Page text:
To paraphrase A League of Their Own, there's no molerats in pinball. But this game—filled with rolling, bouncing mammals—this is a pinball adventure. And that makes all the difference.
For some weird counter-intuitive reason, video-game versions of pinball fascinate me. Everything's essentially fake in games like Zen Pinball. There's none of the physicality that makes real-life pinball so fun. Yet, the ways that various developers approach the flippers-and-bumpers challenge can take you on a wild ride through flashy ideas and designs.
Momonga Pinball Adventures reminds me of the console games that would appear out of nowhere, with some member of a furry species as its star. The lead character here—a dwarf flying squirrel called Momo—stands as the sole survivor of his village after an attack by a flock of evil owls destroys it. He's looking to take out the foul flyers and goes on a journey to track them down, meeting up with other cutesy animals along the way.
MPA starts off feeling like it's almost too cute to bear. But the physics simulation—the heart of any virtual offering that wants to be take seriously as pinball—is sharp. The hits and angles feel real and bouncing around the level never comes across as inaccurate. Most of all, it's the swirling level geometry that will pull you in. Paths branch off into directions with tempting goodies, loop into hidden areas and vault you onto higher tiers of a level. The game essentially fuses the principles of an old-school 3D platformer into pinball, complete with boost strips, partner characters and mini-bosses that you'll need to take out to proceed.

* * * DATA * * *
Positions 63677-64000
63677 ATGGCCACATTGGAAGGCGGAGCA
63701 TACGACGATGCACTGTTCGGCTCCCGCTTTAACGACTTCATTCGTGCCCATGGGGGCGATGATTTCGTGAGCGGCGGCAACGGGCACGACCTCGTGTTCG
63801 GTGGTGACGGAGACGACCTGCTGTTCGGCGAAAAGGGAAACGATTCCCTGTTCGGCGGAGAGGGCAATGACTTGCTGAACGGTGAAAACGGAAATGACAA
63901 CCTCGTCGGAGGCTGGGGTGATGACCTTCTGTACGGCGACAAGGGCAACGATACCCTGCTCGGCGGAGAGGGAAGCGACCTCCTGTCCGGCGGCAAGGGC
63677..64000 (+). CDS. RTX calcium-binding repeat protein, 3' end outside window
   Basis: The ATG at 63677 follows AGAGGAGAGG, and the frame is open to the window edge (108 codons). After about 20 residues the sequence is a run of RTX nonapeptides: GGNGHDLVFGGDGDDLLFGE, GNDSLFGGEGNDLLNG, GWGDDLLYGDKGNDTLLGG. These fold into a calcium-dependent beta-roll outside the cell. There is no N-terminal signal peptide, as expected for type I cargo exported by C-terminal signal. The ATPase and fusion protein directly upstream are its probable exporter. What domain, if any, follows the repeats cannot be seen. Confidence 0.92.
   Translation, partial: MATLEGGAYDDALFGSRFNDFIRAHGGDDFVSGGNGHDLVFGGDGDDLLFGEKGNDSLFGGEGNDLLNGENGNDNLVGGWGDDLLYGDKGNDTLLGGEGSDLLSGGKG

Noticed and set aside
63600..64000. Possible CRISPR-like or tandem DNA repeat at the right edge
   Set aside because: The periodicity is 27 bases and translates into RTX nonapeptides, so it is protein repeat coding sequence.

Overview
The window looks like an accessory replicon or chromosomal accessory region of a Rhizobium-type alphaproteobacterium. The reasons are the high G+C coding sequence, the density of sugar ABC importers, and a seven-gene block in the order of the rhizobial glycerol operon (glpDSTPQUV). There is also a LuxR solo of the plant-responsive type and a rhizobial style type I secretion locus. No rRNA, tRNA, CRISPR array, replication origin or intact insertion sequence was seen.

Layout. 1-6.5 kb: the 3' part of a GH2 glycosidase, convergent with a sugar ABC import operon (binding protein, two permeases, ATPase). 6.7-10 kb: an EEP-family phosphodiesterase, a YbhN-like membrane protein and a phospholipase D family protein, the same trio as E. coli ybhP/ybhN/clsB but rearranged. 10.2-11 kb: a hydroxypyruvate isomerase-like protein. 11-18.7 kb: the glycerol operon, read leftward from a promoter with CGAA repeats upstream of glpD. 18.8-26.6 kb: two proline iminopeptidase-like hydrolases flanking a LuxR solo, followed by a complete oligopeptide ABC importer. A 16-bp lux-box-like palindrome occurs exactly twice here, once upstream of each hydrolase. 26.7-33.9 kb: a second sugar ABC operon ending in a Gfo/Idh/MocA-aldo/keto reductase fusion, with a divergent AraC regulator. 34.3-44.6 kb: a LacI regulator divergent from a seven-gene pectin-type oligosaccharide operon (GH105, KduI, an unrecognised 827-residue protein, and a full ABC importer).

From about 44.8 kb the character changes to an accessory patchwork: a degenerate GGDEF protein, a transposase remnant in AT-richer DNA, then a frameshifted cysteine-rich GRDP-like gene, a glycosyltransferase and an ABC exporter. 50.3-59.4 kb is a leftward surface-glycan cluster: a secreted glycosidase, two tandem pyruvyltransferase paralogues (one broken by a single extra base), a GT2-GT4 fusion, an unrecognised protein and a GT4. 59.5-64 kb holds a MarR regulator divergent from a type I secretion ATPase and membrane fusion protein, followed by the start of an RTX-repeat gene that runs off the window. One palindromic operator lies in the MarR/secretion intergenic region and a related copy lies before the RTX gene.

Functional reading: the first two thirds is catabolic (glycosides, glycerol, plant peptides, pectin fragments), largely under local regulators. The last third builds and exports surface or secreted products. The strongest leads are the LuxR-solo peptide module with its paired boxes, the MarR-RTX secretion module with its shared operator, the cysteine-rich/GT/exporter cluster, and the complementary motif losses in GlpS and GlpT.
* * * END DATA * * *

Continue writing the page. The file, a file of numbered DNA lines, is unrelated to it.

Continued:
I thought I was going to be turned off by the cloying sweetness of Momonga's visuals, but the level of challenge hooked me. Pinging off the geometry of levels is fun but it takes a mix of patience and twitch reflexes to send Momo where you want him to go. The flying segments interspersed with the pinball don't add much to the gameplay but they don't take anything away from the game's clever execution, either. Momonga Pinball Adventures makes for a surprising and welcome mutation of what you might expect from a video game version of pinball. Well worth a dollar to check it out.